UN Human Rights Commissioner Says Indigenous Rights Declaration A Priority

MONTREAL – April 13, 2005 – The UN draft Declaration on the Rights of Indigenous Peoples must be finalized and adopted within the next two years, Louise Arbour, the United Nations High Commissioner for Human Rights, said today at a meeting in Geneva organized by Rights & Democracy, Amnesty International, FIDH and the Friends World Committee for Consultation (The Quakers).

“Be assured of my commitment, and that of my team, to provide all the assistance needed to help advance the adoption of the Declaration,” she told the meeting.

Rights & Democracy is encouraged by Ms. Arbour’s stated commitment to “maintaining the momentum” of discussions around the draft Declaration and her call for reconsidering “the current methods of work with a view to building greater confidence between the parties” involved in the talks. Rights & Democracy believes this is a vital step toward achieving much needed consensus on outstanding issues, such as self-determination and access and control of land, territories and resources.

As negotiations on the draft Declaration on the Rights of Indigenous Peoples enter their 11th year, human rights violations against the world’s indigenous populations continue unabated. Calling Indigenous peoples rights “a critical challenge for the international human rights system,” Ms. Arbour’s commitment to seeing the Declaration adopted in a timely manner is therefore a welcome and important step toward the realization of international standards for indigenous peoples’ rights protected within the international human rights system.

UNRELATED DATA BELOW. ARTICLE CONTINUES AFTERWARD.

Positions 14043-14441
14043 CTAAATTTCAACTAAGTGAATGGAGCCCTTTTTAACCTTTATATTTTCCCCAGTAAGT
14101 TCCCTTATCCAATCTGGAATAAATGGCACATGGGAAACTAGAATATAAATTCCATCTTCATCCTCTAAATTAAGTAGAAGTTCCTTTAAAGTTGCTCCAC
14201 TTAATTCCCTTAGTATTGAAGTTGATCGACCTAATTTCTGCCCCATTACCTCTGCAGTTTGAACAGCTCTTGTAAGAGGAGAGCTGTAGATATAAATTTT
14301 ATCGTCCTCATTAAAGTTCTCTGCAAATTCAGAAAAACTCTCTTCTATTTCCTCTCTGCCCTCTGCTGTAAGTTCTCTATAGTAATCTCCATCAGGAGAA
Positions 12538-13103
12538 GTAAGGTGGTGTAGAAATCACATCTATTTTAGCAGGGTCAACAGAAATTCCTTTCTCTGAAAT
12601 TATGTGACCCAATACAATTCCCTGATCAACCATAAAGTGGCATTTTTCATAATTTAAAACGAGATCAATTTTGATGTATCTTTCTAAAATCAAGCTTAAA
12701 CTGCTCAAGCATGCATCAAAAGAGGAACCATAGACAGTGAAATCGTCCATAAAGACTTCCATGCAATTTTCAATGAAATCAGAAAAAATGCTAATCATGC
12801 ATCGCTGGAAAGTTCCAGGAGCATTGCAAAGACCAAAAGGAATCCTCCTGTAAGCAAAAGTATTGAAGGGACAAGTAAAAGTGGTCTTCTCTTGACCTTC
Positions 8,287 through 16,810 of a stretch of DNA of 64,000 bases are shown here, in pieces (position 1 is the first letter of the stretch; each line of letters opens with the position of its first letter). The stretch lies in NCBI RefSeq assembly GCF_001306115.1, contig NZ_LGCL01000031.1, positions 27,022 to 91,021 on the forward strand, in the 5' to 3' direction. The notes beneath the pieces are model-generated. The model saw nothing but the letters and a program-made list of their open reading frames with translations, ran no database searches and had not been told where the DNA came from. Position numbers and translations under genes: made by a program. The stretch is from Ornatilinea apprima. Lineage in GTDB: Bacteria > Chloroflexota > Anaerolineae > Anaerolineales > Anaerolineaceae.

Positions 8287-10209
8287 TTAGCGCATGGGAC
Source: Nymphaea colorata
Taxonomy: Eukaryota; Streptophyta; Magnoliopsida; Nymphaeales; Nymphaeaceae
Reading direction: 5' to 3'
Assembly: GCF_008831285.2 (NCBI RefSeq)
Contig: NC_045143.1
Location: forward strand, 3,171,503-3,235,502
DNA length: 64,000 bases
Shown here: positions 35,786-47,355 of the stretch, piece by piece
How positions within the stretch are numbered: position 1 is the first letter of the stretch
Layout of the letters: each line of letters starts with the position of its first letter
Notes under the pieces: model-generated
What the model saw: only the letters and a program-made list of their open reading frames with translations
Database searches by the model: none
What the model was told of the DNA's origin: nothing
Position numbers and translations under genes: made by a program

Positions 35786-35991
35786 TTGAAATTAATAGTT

Rights & Democracy firmly believes Ms. Arbour’s pledge of UN support for seeing the Declaration on the Rights of Indigenous Peoples adopted now needs a parallel commitment from the Government of Canada to assume a greater leadership role in the process. A recent statement by Pierre Pettigrew, Canada’s Foreign Affairs Minister, calling the Declaration “a priority” that Canada would like to see adopted in 2005, is helpful, but only if it is followed with contructive and concrete action, said Rights & Democracy.

“These are all encouraging developments that we hope will continue,”said Jean-Louis Roy, President of Rights & Democracy. “However, for real change to occur, States will have to accept that many of their current objections to the draft Declaration contradict their responsibilities to uphold and promote the rights of indigenous peoples already enshrined in existing international treaties, including the International Covenant on Economic, Social and Cultural Rights.”